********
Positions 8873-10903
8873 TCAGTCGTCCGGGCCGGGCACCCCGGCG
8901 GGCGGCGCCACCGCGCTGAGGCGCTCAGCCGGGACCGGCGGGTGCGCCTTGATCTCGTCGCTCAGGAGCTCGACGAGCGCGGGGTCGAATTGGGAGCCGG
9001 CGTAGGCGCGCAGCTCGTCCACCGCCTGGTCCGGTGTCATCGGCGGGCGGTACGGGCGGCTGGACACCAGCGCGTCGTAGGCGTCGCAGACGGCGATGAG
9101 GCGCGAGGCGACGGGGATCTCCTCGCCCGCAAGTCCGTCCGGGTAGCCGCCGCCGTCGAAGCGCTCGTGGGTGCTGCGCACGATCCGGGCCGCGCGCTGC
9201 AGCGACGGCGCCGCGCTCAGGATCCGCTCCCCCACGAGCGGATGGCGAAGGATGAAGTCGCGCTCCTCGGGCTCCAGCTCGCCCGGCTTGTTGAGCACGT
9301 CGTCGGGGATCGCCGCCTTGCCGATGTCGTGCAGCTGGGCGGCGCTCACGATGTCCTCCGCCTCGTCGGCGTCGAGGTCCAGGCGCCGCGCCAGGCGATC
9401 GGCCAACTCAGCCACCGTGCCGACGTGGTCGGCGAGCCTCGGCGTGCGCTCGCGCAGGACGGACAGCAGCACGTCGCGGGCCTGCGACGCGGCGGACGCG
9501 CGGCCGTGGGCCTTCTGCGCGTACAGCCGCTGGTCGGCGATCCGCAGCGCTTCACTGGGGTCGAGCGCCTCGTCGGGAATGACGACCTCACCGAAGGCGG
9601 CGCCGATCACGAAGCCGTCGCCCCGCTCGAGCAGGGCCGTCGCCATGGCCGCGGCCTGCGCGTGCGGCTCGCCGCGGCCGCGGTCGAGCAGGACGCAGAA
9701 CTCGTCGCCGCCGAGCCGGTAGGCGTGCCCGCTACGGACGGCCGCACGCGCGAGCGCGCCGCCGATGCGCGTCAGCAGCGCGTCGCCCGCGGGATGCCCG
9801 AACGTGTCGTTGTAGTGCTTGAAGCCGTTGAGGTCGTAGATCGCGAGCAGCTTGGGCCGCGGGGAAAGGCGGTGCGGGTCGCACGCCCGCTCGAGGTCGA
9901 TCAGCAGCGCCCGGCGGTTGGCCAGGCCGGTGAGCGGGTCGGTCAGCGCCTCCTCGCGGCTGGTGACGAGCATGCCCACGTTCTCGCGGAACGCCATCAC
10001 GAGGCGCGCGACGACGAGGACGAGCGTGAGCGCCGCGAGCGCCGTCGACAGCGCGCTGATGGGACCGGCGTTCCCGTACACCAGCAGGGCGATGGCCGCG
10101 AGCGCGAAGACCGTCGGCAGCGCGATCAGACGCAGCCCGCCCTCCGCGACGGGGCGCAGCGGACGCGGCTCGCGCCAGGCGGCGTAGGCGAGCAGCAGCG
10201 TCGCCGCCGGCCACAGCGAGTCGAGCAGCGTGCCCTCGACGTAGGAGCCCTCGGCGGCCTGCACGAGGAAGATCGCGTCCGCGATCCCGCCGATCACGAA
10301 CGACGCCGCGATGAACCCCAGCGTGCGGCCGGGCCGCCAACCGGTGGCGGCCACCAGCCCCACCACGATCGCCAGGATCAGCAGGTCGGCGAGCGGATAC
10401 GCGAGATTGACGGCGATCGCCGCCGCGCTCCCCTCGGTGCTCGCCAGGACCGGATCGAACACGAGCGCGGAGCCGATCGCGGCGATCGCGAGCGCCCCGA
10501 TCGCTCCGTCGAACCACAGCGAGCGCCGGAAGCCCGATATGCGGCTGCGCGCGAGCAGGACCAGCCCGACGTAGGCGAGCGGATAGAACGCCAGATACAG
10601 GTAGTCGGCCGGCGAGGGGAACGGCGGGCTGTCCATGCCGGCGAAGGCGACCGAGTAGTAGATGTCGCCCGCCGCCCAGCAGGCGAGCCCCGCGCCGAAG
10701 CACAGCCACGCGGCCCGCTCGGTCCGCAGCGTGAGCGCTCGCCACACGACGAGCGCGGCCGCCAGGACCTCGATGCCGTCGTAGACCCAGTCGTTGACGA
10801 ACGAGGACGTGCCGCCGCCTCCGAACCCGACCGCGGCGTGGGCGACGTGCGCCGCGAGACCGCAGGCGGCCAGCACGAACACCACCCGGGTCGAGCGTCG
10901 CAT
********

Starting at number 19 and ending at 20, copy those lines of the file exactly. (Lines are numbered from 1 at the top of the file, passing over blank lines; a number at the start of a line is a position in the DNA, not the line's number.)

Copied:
10501 TCGCTCCGTCGAACCACAGCGAGCGCCGGAAGCCCGATATGCGGCTGCGCGCGAGCAGGACCAGCCCGACGTAGGCGAGCGGATAGAACGCCAGATACAG
10601 GTAGTCGGCCGGCGAGGGGAACGGCGGGCTGTCCATGCCGGCGAAGGCGACCGAGTAGTAGATGTCGCCCGCCGCCCAGCAGGCGAGCCCCGCGCCGAAG